Over the weekend, bizarre footage of a facial projection technology circulated on social media in connection with the ongoing protests in Hong Kong. The mysterious device shows a headband with a large digital projector, which projects a digital image of another person's face onto whoever is wearing the device. The device was assumed to be a countermeasure to the recent ban on face coverings in Hong Kong. Initially images from the 2017 art project were thought to come from the Hong Kong protests. In fact, the videos came from a 2017 art project called'Anonymous,' created by students at Utrecht School of the Arts in the Netherlands.
Surely at one point or another you've been caught daydreaming at school, but in future it might not be a teacher catching you first. In China, the Hangzhou No. 11 Middle School is trialling a smart classroom behaviour management system which uses cameras and facial recognition to keep track of student performance. The system is able to measure the expressions of students, including anger, annoyance, surprise, and of course, happiness. According to Hangzhou Network, the system can provide an alert to the teacher when a student's inattentive behaviour reaches a certain value. What else can surveillance cameras do in classroom other than exam supervision?
China, in a bid to be the biggest big brother of them all, has expanded its already massive facial recognition AI system. What a great idea: Students at the Hangzhou No. 11 middle school are being monitored by a set of three AI-powered cameras that provide real-time emotional recognition and analysis. According to a report from Hangzhou.com, the system is quite robust: How much time do you have in one day? What are you doing when you are not focused? Which teachers' classes do students like most?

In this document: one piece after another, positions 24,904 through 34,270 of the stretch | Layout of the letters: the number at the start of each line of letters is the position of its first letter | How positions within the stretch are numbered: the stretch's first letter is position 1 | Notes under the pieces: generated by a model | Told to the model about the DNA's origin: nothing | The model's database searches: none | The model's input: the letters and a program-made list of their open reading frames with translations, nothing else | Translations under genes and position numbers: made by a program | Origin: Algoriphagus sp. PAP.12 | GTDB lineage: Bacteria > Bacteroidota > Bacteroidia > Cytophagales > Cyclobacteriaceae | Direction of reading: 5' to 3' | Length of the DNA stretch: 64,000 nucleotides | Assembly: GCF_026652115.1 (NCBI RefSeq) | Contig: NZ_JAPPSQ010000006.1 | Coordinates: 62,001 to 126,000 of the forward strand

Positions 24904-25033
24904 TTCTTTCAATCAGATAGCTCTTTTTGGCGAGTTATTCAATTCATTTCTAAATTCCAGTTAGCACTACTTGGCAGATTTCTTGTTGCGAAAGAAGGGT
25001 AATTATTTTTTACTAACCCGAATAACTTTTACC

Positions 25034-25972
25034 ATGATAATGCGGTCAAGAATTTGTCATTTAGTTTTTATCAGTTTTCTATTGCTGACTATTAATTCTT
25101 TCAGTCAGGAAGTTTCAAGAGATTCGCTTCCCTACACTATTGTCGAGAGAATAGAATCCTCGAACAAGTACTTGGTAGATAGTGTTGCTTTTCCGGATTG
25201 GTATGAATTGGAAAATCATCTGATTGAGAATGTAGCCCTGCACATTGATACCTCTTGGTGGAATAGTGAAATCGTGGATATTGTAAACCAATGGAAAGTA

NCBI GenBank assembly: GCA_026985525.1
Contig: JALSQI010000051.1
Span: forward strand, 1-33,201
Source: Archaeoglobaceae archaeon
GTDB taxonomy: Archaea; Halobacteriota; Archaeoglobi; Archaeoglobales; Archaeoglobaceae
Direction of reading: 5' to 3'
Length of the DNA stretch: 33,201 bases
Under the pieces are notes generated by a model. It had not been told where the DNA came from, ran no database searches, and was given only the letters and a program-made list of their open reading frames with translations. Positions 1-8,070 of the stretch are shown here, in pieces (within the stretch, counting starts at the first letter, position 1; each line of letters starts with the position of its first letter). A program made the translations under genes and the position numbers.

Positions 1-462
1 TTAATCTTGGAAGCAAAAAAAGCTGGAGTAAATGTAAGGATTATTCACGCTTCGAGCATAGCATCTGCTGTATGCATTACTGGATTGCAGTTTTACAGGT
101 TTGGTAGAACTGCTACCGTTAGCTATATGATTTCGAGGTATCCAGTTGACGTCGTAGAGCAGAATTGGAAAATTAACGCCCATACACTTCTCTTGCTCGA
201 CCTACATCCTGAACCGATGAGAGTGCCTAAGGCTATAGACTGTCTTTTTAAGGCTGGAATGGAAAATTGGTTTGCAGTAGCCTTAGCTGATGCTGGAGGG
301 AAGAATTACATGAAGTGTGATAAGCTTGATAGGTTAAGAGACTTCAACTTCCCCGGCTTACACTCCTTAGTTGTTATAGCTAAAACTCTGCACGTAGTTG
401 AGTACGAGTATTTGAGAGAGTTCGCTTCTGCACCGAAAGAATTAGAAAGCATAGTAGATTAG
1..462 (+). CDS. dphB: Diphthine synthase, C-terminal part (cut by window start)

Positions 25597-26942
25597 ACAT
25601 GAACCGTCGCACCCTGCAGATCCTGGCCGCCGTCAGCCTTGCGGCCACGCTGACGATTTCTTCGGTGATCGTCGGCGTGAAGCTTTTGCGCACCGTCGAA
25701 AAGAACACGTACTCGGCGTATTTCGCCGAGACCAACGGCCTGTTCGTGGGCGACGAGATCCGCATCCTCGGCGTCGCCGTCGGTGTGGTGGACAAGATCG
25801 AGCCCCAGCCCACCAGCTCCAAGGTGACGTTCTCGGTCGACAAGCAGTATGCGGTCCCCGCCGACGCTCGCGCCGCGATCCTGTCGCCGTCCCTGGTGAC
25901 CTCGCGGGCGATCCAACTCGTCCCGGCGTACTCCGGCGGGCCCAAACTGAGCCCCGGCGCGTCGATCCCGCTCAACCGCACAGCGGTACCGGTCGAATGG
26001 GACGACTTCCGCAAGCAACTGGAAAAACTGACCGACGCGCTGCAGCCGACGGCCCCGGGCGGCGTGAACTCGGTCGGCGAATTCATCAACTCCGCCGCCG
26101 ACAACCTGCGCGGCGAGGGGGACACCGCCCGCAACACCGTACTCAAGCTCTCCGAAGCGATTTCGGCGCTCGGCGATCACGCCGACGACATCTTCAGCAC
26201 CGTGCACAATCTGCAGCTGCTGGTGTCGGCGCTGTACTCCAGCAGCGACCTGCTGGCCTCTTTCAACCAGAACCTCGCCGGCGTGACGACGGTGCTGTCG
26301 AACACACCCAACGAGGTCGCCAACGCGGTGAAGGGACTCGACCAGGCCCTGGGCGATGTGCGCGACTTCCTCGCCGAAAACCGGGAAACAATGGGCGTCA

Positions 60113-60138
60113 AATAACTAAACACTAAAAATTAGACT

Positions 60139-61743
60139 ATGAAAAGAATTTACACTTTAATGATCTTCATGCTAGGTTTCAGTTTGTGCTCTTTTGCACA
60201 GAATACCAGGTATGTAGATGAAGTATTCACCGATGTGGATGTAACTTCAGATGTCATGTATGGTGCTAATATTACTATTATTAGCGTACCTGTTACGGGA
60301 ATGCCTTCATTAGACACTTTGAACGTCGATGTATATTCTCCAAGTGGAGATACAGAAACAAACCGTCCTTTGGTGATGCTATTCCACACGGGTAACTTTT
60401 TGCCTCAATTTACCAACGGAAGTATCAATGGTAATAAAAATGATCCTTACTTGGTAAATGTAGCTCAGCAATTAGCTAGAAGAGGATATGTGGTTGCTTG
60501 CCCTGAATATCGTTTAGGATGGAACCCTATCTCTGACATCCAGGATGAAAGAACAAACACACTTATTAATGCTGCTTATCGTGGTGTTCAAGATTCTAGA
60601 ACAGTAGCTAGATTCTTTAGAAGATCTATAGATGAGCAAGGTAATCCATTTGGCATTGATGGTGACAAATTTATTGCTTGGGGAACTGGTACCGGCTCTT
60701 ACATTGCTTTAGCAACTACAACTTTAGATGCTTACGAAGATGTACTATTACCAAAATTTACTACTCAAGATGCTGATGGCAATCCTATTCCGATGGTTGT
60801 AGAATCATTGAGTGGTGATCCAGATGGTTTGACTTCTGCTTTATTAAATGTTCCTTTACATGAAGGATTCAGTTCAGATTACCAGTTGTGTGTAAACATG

"Gaokao" week in China is a stressful time for students taking college entrance exams (like the SAT or ACT in the United States) as students have high hopes of garnering acceptance to a top university and eventually landing a white collar job. With such high stakes some students, however, find themselves resorting to desperate measures for good scores. With cheating being more prevalent during "Gaokao" week, authorities are cracking down on the widespread problem among the teen students who take the two-day exam each year. After years of students using sophisticated technology like small ear pieces and wireless devices designed to look like ordinary belts, pencil erasers and more to cheat, authorities are responding with some counteractive technology. They're using drones, facial recognition software, metal detectors and more to try to eliminate cheating in all forms, reports Reuters.